Cognis modernizes surfactant production in Mexico

By Katie Bird

- Last updated on GMT

Related tags Personal care products Surfactant

The new sulfation facility at Cognis’ Mexico plant will allow the specialty chemicals supplier to produce high quality surfactant ingredients for shampoos and shower gels.

Cognis decided to further invest in the Ectapec site near Mexico City to help target new markets in the region.

It claims that the new sulfation unit will significantly increase the quality as well as the potential quantity of ingredients such as fatty alcohol sulfates, fatty alcohol ether sulfates and other surface active agents that the company manufactures.

Ectapec’s new sulfation reactor uses crystalline sulfur as opposed to chlorosulfonic acid as the basis for the products; which, according to the company, leads to purer products with no chlorine byproducts.

The low operating temperature means that the products don’t discolor and remain transparent, making them fit the growing demand for crystal clear formulations.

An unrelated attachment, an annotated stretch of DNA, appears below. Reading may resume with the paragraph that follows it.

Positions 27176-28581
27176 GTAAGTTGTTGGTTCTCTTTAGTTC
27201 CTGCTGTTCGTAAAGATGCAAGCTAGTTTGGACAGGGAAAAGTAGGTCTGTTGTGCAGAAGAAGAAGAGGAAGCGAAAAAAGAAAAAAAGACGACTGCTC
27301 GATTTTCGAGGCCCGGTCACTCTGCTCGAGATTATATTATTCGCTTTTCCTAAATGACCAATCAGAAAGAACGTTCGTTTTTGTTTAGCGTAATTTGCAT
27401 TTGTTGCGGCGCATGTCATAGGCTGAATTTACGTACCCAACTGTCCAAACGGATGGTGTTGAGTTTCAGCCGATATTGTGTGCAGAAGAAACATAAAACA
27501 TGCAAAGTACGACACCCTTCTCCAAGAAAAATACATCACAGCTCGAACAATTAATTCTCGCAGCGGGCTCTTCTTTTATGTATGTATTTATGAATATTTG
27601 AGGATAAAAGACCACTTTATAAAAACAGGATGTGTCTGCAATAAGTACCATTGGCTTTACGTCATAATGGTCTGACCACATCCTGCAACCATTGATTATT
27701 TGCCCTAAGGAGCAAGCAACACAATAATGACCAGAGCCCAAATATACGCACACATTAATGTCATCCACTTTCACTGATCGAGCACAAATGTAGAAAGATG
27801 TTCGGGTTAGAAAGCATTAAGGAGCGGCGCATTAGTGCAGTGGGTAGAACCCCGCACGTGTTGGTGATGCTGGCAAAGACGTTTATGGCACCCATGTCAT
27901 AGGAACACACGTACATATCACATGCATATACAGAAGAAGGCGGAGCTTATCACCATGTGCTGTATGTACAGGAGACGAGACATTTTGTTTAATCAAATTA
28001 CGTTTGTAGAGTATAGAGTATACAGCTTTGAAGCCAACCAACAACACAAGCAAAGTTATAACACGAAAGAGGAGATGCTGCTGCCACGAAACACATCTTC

Product quantity may also be increased alongside quality as the new technology means higher throughput rates and ultimately an increase capacity, the company stated.

Commenting on the new plant site manager Roland Spörer said: “This new facility complements our existing plants and sulfation departments in Argentina, Brazil and the USA perfectly, and enables us to cover the entire North, Central and South America surfactants market.”

In addition to quantity and quality improvements, Cognis also claims the new facility will produce ingredients that have low levels of the impurity 1,4-dioxane, as limited by international regulations.

The substance was the centre of a media storm earlier this year when Campaign for Safe Cosmetics (CSC) accused a number of big personal care players of allowing dangerously high levels of the substance in their products.

Although not permitted as an ingredient in personal care products, 1,4-dioxane can be found at trace levels in ethoxylated substances that are then used in personal care products.

In response to the campaign that focused particularly on baby care products the US cosmetics trade association the Personal Care Products Council said that the impurity had been found to be safe when present at low levels.

Related topics Formulation & Science

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